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Specialist care team in BBC rescue show

By Katia Harston, Chief Reporter Saturday 1st February 2014
The Embrace team who made their TV debut on Tuesday on BBC2.

A specialist critical care transport team from Barnsley features in the new TV show Children's Emergency Rescue.

 

The three-part BBC2 series follows the work of the elite flying doctors and nurses of Embrace, a paediatric transport team based at Capitol Business Park, Dodworth.

 

Their job is to transfer sick babies and children to specialist units using mobile intensive care units, planes or helicopters.

 

In the first episode, which aired on Tuesday, baby Jackson from Barnsley who, at 48-hours-old, was in Barnsley's special care baby unit after suffering from frequent seizures.

 

Due to the symptoms he presented with, doctors feared Jackson may have had brain damage.

 

The cameras followed Jackson's journey from Barnsley Hospital to Sheffield's Jessop Hospital where he underwent tests using specialist equipment to find out if he had brain damage.

 

Once doctors in Sheffield discovered the cause of Jackson's seizures were due to meningitis, not brain damage, he was transferred back to Barnsley Hospital's special care baby unit.

 

After three weeks of care in the baby unit, Jackson thankfully, made a full recovery.

 

Embrace, which is funded by Sheffield Children's NHS Foundation Trust, handles about 3,500 cases a year.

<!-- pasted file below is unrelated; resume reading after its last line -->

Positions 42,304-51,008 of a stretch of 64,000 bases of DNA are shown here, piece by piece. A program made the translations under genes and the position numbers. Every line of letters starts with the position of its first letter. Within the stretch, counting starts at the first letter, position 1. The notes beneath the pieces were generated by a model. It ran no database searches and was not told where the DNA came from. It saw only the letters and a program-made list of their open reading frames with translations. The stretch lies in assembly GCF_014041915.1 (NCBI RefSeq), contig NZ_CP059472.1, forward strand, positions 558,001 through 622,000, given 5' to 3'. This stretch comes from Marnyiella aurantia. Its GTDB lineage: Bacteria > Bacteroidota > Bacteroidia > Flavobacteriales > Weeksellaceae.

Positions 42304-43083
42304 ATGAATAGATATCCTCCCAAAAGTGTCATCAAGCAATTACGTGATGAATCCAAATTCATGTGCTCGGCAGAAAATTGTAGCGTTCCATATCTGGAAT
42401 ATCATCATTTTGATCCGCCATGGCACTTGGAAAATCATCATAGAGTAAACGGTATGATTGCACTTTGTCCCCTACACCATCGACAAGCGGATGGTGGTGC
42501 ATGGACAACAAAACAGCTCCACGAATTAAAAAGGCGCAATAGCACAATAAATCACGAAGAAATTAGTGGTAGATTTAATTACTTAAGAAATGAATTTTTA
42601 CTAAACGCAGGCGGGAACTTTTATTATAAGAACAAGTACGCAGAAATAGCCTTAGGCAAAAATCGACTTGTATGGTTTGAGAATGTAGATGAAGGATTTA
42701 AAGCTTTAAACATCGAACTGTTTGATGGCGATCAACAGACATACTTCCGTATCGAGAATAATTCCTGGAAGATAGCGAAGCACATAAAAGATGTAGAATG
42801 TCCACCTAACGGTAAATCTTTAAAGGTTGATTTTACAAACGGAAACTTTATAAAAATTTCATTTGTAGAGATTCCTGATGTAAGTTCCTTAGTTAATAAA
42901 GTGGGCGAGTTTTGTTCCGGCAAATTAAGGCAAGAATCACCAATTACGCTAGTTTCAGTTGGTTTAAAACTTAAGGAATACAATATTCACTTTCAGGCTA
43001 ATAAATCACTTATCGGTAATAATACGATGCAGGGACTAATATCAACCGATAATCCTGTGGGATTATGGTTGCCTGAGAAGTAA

The Barnsley team often has to care for critically ill young patients on the road, with little of the back-up or equipment available in hospitals.

 

Embrace boss Dr Steve Hancock, a critical care consultant, said: "From the outside our vehicles look like a normal 999 ambulance, but inside they're a mobile intensive care unit for premature babies and critically ill children.

 

"If we need to move a child to Newcastle, to London or the Glasgow then we can do that.

 

"It means all the other doctors and nurses in the referring unit can carry on looking after the other patients while we do the transfer and that I think is a real benefit.

 

"The children arrive in a better condition than if it was done by a non-specialist team."

 

The TV team spent six months following Embrace medics to capture the reality of emergency medicine on the road and in the air.

 

Heather McNair, director of nursing and quality at Barnsley Hospital, said: "It is fantastic Barnsley Hospital is being featured on such a high profile programme.

 

"The programme highlights the great work Barnsley Hospital is doing for local people in conjunction with Embrace and other local services."

 

The next hour-long episode of the series, narrated by Fiona Bruce, will be shown on Tuesday at 8pm.

CommentsClick here to add a comment...
Posted by Great Auntie S I Sat 1st Feb 2014 at 6:14pm

Baby Jackson is my great nephew and to say thank you to Embrace does not come near to the emotion of saving a much wanted and loved baby. He is beautiful and bubbly. Wish Stuart